Archarcharch at Churchill Downs.

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Archarcharch at Churchill Downs.
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Skip Dickstein

Yagos Stays Upbeat Despite Rail Draw

Archarcharch owner doesn't let a little adversity cloud up what has been a sunny run.

There’s no crying in horse racing. At least there was none the morning of May 5 at Barn 40 on the Churchill Downs backside the day after Archarcharch drew the dreaded one-hole for the May 7 Kentucky Derby Presented by Yum! Brands (gr. I).

Owner Robert Yagos, resplendent in his gold Archarcharch jacket, was upbeat and dry-eyed while waiting for the Archcolt to come out for his morning gallop.

“We’re just happy to be here and have the opportunity to run in the Derby,” said Yagos. “Most people never get that chance. How can you think negative?”

Yagos hails from Poughkeepsie, N.Y., about an hour north of New York City. When he was young his father used to sneak him into Saratoga Racecourse a couple of times a summer, and Yagos had an immediate affinity for the horses.

After joining the Air Force, Yagos was stationed right outside Little Rock, Ark., in Jacksonville.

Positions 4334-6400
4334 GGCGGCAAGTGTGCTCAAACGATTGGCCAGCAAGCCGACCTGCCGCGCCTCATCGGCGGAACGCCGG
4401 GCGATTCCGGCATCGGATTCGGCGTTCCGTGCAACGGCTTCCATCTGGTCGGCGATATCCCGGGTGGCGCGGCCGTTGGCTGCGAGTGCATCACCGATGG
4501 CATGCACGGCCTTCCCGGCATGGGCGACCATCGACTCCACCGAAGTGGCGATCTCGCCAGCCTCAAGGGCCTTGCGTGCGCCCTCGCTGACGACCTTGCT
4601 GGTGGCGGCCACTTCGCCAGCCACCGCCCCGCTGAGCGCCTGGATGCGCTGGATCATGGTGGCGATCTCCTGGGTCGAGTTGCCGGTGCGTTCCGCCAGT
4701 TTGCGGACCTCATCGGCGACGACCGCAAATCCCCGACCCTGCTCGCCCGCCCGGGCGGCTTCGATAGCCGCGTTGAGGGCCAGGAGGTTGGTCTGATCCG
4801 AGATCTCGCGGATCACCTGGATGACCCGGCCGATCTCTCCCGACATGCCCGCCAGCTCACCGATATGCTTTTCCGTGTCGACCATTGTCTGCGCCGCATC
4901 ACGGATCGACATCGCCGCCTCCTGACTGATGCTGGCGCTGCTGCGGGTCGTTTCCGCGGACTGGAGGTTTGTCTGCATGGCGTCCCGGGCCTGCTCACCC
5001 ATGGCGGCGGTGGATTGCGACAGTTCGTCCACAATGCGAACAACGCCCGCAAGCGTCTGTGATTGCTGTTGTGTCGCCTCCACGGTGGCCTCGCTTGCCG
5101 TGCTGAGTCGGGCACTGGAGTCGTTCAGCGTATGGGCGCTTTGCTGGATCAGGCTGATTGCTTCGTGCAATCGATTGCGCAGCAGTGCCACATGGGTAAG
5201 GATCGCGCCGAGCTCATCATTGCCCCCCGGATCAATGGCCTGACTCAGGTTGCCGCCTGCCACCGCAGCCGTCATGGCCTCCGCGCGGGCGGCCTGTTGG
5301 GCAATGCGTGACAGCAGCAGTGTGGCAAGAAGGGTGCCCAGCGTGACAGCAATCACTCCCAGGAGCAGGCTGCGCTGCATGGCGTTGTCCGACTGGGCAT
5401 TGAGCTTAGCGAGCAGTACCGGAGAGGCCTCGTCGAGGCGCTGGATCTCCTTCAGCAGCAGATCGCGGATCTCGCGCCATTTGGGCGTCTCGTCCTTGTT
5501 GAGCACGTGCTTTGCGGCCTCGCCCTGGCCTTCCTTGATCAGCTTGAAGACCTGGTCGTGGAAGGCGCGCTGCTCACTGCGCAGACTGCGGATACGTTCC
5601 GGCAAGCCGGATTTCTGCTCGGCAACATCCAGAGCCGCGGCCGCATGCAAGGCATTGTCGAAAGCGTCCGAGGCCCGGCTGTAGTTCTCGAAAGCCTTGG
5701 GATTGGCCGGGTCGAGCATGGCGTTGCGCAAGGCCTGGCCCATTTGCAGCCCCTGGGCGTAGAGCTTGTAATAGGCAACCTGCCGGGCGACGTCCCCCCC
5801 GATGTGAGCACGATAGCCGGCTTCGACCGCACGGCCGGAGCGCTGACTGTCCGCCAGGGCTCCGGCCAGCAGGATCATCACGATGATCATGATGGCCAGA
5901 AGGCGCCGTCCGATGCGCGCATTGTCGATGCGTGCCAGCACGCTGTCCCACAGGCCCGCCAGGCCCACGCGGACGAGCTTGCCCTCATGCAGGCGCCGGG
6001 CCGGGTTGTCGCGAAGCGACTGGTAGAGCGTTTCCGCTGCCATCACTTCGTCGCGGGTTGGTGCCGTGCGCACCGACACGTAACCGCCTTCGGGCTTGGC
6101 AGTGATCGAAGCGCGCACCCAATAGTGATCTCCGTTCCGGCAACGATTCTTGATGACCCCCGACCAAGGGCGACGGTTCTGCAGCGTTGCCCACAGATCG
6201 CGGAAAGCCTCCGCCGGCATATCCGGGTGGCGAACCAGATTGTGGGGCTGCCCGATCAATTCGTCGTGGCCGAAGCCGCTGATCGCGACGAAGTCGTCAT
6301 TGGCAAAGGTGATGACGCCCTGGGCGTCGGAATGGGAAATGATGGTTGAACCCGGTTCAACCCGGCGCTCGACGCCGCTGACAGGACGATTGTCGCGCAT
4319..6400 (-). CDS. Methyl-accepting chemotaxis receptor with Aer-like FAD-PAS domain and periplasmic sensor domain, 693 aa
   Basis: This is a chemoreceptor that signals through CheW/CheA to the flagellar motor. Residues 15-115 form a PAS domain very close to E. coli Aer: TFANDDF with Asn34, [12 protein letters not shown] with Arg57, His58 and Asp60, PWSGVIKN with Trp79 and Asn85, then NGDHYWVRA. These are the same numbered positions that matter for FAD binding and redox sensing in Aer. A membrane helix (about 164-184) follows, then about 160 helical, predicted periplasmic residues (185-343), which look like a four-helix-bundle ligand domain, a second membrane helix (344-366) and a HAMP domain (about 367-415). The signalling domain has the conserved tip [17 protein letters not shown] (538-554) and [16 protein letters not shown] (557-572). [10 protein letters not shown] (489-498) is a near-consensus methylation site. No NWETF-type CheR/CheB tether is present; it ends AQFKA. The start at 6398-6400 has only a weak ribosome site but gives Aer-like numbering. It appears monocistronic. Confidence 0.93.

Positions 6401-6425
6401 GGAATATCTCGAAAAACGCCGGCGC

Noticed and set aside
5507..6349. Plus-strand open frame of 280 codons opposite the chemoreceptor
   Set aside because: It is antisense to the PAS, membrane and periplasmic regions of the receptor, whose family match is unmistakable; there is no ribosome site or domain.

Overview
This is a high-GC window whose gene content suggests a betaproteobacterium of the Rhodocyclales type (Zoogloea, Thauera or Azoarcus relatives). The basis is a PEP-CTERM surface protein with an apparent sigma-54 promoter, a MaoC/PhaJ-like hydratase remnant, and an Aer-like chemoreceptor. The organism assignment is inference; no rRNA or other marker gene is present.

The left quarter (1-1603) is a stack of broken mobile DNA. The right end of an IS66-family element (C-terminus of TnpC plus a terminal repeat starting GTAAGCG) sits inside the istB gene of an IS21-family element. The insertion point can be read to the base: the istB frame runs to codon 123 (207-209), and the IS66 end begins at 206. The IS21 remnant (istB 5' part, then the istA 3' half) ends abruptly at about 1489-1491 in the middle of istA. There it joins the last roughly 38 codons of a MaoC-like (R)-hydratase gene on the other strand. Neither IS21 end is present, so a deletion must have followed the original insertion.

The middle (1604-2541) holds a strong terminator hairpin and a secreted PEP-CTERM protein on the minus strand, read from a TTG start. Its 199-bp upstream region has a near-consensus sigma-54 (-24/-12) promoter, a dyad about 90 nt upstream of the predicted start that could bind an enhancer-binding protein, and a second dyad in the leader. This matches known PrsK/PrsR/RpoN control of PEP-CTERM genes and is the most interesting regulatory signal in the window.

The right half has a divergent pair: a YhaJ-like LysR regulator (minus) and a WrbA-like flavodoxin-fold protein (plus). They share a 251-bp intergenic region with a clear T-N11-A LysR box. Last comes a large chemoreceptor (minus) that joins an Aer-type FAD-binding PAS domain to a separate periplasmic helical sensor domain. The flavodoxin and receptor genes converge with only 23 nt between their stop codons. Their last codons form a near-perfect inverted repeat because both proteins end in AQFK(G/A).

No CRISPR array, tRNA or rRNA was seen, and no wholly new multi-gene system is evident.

“I started going to Oaklawn Park as soon as I got there and began thinking one day I’d really like to own a horse,” he said. “And about 20 years ago we started buying them and breeding some and just kept right on going.”

Yagos eventually settled in Arkansas, and started an auto salvage business 30 years ago. He buys two horses per year. His biggest success before Archarcharch came with Spotsgone, a six-time stakes winner of nearly $700,000 that trainer William “Jinks” Fires bought for $20,000.

“He could run on anything,” said Yagos. “He won 10 races overall, including two stakes in Chicago.”
Fires was at the 2009 Keeneland September yearling auction looking for a horse or two for Yagos, but they got outbid on a couple that had caught Fires’ eye. Fires liked the conformation on an Arch colt, and Yagos gave the thumbs-up after examining his pedigree.

“We were surprised we got him for only $60,000,” said Yagos of his Derby contender. “Of course, that was before Blame (another son of Arch) defeated Zenyatta.

“Jinks has liked this horse from the day he began training him,” Yagos said of the Arkansas Derby (gr. I) winner.  “You try and not get too excited because every time you get one you think ‘this could be the one.’ We tried to wait and see what happened, and he’s progressed every step of the way. Now it’s time to get excited.”

And not even drawing the rail was going dent that feeling.